Often, wildlife—or stray dogs and cats—don’t stand a chance when they encounter a moving vehicle. You’ve surely seen the effects of hit-by-car incidents on some of your veterinary patients over the years. A recent study published in the Journal of Wildlife Management rated the effectiveness of underpasses created for wildlife and found that the cost of building these underpasses in the highway proved to be a savings of property and life.
In North Carolina, a new highway cut through a forested and agricultural area, bringing together cars and animals such as black bears, red wolves, and white-tailed deer. According to the study, part of the highway construction included three underpasses with fencing running alongside the roadways near each underpass to funnel the animals safely across.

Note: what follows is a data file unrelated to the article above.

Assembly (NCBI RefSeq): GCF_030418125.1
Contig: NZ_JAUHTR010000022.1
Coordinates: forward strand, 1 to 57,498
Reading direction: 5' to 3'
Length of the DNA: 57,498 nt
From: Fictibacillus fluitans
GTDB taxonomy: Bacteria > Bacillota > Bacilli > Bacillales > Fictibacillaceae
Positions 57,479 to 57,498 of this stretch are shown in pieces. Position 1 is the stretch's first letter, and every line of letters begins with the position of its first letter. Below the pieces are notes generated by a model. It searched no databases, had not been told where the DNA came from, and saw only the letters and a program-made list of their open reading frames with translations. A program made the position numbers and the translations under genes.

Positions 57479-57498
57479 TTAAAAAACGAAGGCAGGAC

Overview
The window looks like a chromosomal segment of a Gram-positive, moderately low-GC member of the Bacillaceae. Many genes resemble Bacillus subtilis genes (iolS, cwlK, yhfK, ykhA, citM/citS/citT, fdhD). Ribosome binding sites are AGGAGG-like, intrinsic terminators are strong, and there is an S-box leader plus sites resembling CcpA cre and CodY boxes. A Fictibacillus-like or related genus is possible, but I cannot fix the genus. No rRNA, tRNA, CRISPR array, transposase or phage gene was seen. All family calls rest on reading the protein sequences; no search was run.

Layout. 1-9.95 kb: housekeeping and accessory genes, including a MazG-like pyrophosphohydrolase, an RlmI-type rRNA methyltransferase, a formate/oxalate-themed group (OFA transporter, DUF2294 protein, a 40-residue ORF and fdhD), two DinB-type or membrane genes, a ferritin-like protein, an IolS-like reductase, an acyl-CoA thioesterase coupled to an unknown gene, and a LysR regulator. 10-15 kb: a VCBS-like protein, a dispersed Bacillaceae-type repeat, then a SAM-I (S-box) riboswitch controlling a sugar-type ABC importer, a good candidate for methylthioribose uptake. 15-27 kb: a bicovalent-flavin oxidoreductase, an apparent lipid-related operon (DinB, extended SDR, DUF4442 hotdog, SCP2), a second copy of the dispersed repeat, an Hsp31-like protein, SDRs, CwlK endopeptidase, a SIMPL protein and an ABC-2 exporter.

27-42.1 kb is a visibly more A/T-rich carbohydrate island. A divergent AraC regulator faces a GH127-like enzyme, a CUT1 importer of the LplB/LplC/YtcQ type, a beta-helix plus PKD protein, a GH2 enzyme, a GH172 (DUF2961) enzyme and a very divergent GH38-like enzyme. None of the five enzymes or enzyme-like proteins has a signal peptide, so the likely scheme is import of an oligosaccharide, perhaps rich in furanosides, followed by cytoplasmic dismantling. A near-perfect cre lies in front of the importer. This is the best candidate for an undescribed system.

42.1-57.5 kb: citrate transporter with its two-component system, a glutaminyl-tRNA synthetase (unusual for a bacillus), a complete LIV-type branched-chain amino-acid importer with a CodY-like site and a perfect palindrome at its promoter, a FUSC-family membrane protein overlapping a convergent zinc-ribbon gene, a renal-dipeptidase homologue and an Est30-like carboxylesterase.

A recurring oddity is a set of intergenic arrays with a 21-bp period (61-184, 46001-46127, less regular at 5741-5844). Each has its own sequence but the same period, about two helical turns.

For 13 months after construction, researchers tracked the highway using cameras and surveying the animal tracks. They found that with the special underpasses, wildlife fatalities were reduced by 58 percent. The researchers recommended further improvements to reduce wildlife–vehicle collisions that include continuous fencing along roads rather than in small sections, higher fences, and fences dug into the ground to prevent smaller animals from going underneath.